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Restoration of ANZAC Soldier’ s Memorials

St Matthews Church Cemetery Rokeby

A project to restore graves  commemorating two brothers,  George Irwin NASH and  Cyril Edward NASH who were ANZAC soldiers of the First World War serving  at Gallipoli

The graves had subsided and one was in danger of collapse and were repaired with the help of a grant from Tasmanian Community Fund.  The restoration was managed by the Rotary Club of Howrah after an approach by Mrs Wendy Andrew, Convenor of Tranmere-Clarence Plains Land and  Coastcare Inc.

An engineering report was commissioned and the restoration carried out in accordance with The Heritage Council’s guidelines.

The restoration required removal of sandstone surrounds and the headstone, compaction of the grave site and provision of a reinforced concrete slab.  Rotary Club members assisted under the direction of a stonemason.

graves

 

Initial state of graves

 

 Nash Brothers Story

This is the story of two brothers, Cyril and George Nash, who enlisted in the Australian Army, just over a fortnight after the outbreak of World War 1 in 1914. They landed at Gallipoli on April 25th. 1915.

Their parents were Edward (aka Edwin) and Sarah Maria Nash of Bellerive, where Edward was a fisherman. Their oldest child, Cyril, born in 1878, was a driver in the Army Service Corps and spent 4 years and 163 days on active service, in Gallipoli and then France until the Armistice in November 1918. He was tragically killed in an accident at the EZ Company Risdon on 24th.February 1920.

Cyril Edward NASH married Sarah Jane BUTTERS  who, by a previous marriage to Henry John WELLS,  had four children.

A Cyril Nash Cup was instigated in his memory in 1920 by the  Glenorchy Football Club and paid for by the Clarence Football Club for competition between clubs such as Cygnet, New Norfolk, Clarence, Upper Derwent, Woodbridge, and Scottsdale who played each other.   The last known  whereabouts of this trophy is at the New Norfolk Football Club.

Cyril has a grave at St Matthews Church, Rokeby.

For George Irwin, the youngest child, his service career was different. By August 7th. 1915 he had been hospitalised on Gallipoli and later shipped to Alexandria in Egypt. By September 17, he was on his way home to Australia to recover before returning to Egypt 5 months later. By August 23rd, 1916 he joined the 52nd.Battalion AIF at Etaples, a fishing port in France. He was killed in action some 8 or 9 days later.

He died at Mouquet Farm, Pozieres, France. He is officially remembered on the Villers-Bretonneux Memorial to the Missing, Somme, France. He was 22.

He is remembered on his mother’s grave.

He was killed in action in France on 3 September 1916, aged 22.A labourer prior to enlistment, Pte Nash embarked with the 12th Battalion from Hobart aboard HMAT Geelong (A2) on 20 October 1914.

Private Nash (AWM Collection)

Outdoor portrait of 1044 Private (Pte) George Irwin Nash, 52nd Battalion of Bellerive, Tasmania.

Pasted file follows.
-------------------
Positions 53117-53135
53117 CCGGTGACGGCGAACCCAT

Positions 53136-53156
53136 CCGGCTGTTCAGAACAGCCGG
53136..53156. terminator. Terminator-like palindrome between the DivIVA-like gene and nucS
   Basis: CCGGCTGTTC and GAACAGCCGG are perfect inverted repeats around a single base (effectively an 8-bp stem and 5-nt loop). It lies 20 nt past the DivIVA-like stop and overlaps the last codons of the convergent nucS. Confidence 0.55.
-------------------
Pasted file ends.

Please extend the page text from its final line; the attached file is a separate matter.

Grave restoration

Headstone being removed

Rotarians Graham, David and John preparing for the slab.

  The Rotary Club of Howrah recognises the work of members John Anderson, Reg Emmett, David Lamb and Graham Wolfe.

Completed grave restoration

 Function to commemorate Nash Brothers Contribution

On  Monday July 14 2014 a gathering of around 50 people gathered to acknowledge Cyril and George Nash’s wartime contributions.   A plaque was dedicated by the Rector of Sandford / Howrah  Helen Phillips.

Our project coordinator, John Anderson detailed the reconstruction process and outlined the wartlime history of the Nashes.   We were pleased to have the following join us –

Ald Doug Chipman,
Vanessa Goodwin MLC,
Rotary District Governor,  Ken Moore and Lois,
Rotary Assistant Governor Jean Weeding,
Step Great Grandson of George Nash  Gordon Silvers and Step Great Great  Grandson Ken Jordan
Representatives of the Tas Community Fund,  Heritage Council
Mr Reg Watson
John Wadsley

 Headstone Inscriptions

In
Loving Memory
of
SARAH MARIA
beloved wife of
EDWARD NASH.
Died 28th May 1913.
In her 62nd Year.
_____

Also their son
SERGT. GEORGE IRWIN NASH
(Anzac)
Killed in action in France 3rd Sept.
1916. Aged 22 Years.

Nobly he fell while fighting for liberty.
Gone but not forgotten.

In
Loving Memory of
CYRIL EDWARD NASH
Dearly beloved Husband of
SARAH JANE NASH
Driver 18 Coy A.S. Cor. A.I.F.
accidentally killed at the Electrolyte
Zinc Co. at Risdon Feb. 24th 1920
In the 43rd Year of his age
After 4 Years and 163 days on active
service.

Blessed are they that mourn for they
shall be comforted.

Acknowledgements

late Phil Rackett,  Much of this information comes from his research.  He was  a Korean war veteran who tried diligently and unsuccessfully to get assistance for the Nash grave maintenance from the Office of Australian War Graves;

Peter  Spratt;  Consulting Chartered  Engineer

Eddie Stanton  Tasmanian Heritage Masonry

Official casualty details from the Commonwealth War Graves Commission;

The AIF project UNSW@ADFA, 2011),

Tasmanian Archives Office;

Headstone Inscriptions — Genealogical Society undated c. post 1986;

Glenorchy Football Club

Clarence Plains Historical Society Inc.  Mrs Wendy Andrew

Trove, Excerpts from Hobart Mercury Newspaper